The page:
Categorized | Singapore Trading News

Share delisting trend seen to continue on SGX

Recent share delistings, especially among property counters on the Singapore Exchange (SGX), have raised the interest of small shareholders.

This is because delisting bids can come with attractive exit offers as high as a 20 per cent premium to the stock’s last traded price, according to Liu Jinshu, SIAS Research investment analyst.

Analysts expect the delisting trend to continue, given the lacklustre mood in the stock market.

The delisting bids of property counters MCL Land last November and Allgreen in May have left shareholders looking out for more counters that may follow suit.

Analysts said potential privatisation targets are usually those that have a majority shareholder owning between 50 and 70 per cent of the company and are trading at a steep discount to their book value or revalued net asset value (RNAV).

Liu said: “Recently we’ve seen several delisting cases on the SGX, and names have popped up as potentials…..for example Guocoland and Ho Bee.”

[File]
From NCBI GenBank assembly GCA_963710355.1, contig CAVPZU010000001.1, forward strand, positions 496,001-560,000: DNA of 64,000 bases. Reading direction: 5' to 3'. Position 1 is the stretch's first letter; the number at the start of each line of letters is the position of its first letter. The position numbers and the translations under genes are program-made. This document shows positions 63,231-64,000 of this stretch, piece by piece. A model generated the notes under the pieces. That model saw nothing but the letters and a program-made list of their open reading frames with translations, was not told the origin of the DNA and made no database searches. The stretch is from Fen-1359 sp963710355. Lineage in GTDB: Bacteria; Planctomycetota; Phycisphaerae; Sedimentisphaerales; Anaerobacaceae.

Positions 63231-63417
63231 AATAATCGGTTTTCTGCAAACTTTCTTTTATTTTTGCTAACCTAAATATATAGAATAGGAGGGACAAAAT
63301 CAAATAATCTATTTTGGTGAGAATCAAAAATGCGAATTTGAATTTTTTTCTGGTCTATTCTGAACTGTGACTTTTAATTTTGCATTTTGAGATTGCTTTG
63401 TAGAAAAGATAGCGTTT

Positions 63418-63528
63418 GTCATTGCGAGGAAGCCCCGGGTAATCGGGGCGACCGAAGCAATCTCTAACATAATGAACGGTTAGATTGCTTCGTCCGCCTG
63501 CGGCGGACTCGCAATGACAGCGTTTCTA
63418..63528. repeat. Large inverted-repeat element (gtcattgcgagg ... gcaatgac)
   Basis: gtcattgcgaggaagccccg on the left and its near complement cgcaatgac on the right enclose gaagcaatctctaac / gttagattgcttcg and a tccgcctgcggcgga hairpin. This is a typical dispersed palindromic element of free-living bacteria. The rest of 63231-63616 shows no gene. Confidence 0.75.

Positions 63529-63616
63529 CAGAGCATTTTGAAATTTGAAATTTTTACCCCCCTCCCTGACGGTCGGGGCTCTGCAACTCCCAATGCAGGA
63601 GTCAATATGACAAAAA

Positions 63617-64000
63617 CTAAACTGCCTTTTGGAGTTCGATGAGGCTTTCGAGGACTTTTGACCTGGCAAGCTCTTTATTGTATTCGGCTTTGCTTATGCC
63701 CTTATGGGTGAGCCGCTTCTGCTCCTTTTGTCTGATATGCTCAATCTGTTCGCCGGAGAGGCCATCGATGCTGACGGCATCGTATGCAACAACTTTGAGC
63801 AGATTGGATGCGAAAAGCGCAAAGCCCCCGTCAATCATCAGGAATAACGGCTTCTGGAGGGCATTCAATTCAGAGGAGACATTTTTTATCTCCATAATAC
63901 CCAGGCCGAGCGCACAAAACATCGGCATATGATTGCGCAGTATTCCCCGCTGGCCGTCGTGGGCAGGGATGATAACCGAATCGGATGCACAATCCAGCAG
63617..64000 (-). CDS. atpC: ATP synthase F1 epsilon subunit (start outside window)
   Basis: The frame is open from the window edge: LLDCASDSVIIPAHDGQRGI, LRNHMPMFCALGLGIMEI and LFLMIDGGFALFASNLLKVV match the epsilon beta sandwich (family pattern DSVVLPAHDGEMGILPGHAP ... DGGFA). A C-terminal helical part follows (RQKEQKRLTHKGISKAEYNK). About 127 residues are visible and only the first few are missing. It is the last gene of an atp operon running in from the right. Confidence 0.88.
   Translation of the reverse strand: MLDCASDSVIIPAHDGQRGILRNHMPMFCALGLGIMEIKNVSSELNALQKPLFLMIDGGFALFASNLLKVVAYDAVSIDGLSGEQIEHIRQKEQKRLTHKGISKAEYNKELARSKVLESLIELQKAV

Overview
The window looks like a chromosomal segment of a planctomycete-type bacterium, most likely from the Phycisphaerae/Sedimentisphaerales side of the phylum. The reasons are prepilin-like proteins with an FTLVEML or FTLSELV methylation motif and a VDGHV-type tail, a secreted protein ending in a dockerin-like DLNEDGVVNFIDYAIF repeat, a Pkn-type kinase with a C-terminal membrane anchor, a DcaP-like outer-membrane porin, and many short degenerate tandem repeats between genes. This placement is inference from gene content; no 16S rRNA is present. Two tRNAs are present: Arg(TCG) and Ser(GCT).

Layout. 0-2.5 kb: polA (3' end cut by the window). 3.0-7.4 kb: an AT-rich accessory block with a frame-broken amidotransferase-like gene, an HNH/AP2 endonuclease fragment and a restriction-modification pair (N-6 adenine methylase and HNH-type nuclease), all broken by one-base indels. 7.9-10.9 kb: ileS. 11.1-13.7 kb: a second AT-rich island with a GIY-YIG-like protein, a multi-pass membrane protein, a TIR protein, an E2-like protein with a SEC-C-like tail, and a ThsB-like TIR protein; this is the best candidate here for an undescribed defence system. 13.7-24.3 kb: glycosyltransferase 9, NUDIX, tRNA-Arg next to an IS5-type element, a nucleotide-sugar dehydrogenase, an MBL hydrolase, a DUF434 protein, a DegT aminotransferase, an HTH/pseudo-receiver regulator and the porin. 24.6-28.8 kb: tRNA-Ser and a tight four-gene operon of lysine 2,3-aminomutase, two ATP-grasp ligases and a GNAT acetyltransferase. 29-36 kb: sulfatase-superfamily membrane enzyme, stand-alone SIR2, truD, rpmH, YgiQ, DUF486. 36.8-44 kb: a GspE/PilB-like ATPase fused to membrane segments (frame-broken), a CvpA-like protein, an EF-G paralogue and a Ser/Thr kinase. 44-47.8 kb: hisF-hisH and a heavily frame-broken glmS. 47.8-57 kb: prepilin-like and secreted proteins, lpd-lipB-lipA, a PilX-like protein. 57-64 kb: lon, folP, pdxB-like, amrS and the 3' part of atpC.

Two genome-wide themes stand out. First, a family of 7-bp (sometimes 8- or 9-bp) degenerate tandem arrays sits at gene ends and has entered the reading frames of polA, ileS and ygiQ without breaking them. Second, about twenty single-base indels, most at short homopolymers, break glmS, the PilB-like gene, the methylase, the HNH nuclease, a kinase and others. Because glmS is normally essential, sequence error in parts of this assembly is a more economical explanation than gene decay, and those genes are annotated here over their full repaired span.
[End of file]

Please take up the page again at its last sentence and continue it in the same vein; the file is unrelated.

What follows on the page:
Analysts said listed companies may also want to take their companies private when their shares are thinly traded on the exchange.

They added that some companies may also choose to delist here but to be relisted on another bourse with more attractive valuations.

Terence Wong, co-head of research at DMG & Partners, said: “Some of the sectors that could likely see such privatisation would likely be in the consumer space, as well as some of the S-chips. Many of the S-chips are trading at just half of what they used to be trading at.”

Some non-property companies that have delisted include Chinese retailer Time Watch and Taiwanese lender Financial One.

Market watchers said one issue that may crop up during delisting is the protection of minority shareholders’ interests.

Nicholas Mak, executive director for research & consultancy at SLP International, said: “Let’s say the listed entity were (is) currently traded at a significant discount to their current IPO price, for some of their loyal shareholders who bought shares from the first day when it was listed, once it goes delisted, I think some of them may be deeply disappointed that they have suffered quite a significant loss.”

Besides ending up with a loss, minority shareholders may also be deprived of future share price gains when a company is delisted.

Adapted from CNA (By Linette Lim)

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